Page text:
LMU’s Unusual Roots

By Mike Steely

Most Knox County residents know that Lincoln Memorial University in Harrogate operates the Duncan School of Law downtown, located in the former Knoxville City Council building. But you probably don’t know the history of LMU which grew out of a failed dream of an English speculator.

The Duncan School of Law opened in Knoxville in 1995 with 95 students. Last year 300 students graduated.

Alexander Arthur arrived in the Cumberland Gap area following the Civil War and formed the American Association, LTD. His idea was to develop the area as an industrial center. He built the huge Four Seasons Hotel on a hill just south of the historic gap, said to be the largest hotel in the world at the time. Arthur wanted to tap the coal and iron resources and sought investments from wealthy Americans.

The industrialist formed Middlesboro, Ky., and Harrogate, Tn. and the small community of Arthur, Tn., is named for him. Despite getting  $20 million from English investors and buying up 700 acres Arthur’s dreams fell short. He built the Four Season Hotel, a 700-room facility complete with a dining hall, casino and separate sanitarium.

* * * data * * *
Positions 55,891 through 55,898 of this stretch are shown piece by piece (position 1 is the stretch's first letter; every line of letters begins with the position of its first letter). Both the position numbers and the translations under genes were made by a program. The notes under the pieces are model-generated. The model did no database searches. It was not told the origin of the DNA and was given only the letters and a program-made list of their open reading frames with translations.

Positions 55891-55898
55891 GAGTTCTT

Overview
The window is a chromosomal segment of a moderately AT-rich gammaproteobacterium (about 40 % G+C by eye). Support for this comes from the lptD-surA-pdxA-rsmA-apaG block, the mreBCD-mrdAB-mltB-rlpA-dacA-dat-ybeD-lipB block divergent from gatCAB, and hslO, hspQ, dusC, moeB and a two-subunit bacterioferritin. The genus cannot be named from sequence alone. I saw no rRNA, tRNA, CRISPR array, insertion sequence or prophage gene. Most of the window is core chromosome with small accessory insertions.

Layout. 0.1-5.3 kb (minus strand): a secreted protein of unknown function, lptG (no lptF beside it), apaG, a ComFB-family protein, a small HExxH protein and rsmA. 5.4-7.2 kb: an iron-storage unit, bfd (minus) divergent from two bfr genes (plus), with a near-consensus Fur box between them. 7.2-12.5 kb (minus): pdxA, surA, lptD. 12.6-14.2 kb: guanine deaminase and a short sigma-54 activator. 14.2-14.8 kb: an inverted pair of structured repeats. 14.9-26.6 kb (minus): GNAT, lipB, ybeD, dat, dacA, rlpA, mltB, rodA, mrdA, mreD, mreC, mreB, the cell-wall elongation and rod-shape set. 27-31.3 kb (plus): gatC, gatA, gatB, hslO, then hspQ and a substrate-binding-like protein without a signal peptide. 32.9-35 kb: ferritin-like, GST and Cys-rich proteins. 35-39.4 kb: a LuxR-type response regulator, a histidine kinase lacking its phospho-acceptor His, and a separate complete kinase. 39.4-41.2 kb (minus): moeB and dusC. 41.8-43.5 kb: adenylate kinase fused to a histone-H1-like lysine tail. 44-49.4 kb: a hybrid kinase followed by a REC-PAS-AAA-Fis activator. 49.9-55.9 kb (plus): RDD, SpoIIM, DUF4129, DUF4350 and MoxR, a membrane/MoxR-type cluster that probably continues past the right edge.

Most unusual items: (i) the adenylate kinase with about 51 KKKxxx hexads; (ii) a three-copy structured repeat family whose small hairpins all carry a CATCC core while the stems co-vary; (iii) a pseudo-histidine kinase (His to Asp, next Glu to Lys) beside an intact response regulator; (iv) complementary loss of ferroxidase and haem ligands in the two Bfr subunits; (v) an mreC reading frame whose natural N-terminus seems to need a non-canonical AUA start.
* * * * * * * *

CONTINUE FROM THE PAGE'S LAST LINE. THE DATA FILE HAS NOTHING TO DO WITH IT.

A financial panic and the remoteness of the hotel saw it close after only one year. It was sold for $25,000 and much of the complex demolished.

A group led by former Union General O. O. Howard, a founder of Howard University,  bought the property and developed a college named in honor of Abraham Lincoln. Arthur moved to Alaska to chase gold but came back to Middlesboro, where he is buried.

The Lincoln Memorial University is a liberal arts college on 1,000 acres that borders the Cumberland Gap National Historical Park. On the campus is the well-known Abraham Lincoln Library and Museum that houses a huge collection of items honoring Lincoln and the American Civil War.  East Tennessee was the center of Union loyalty during the conflict.

Within the museum is Lincoln’s walking cane, a lock of his hair, the Lincoln family tea set, various documents written or signed by the president, and decorations from his casket.

The museum is open 10 a.m. until 5 p.m. Monday through Friday; noon – 5 p.m. Saturdays and 1 p.m. until 5 p.m. on Sundays. You can call the museum at 423-869-6235 or find it on Facebook or at www.lmunet.edu.

Middlesboro is about a two hour drive from Knoxville and, while in the area, you may also want to visit the Alexander Arthur Museum and the Coal House in Middlesboro. On your way to or from Harrogate along Highway 25E you may also want to drive through Tazewell and take a look at the renovation of a historic gas station in that old city or visit the Confederate burials there.

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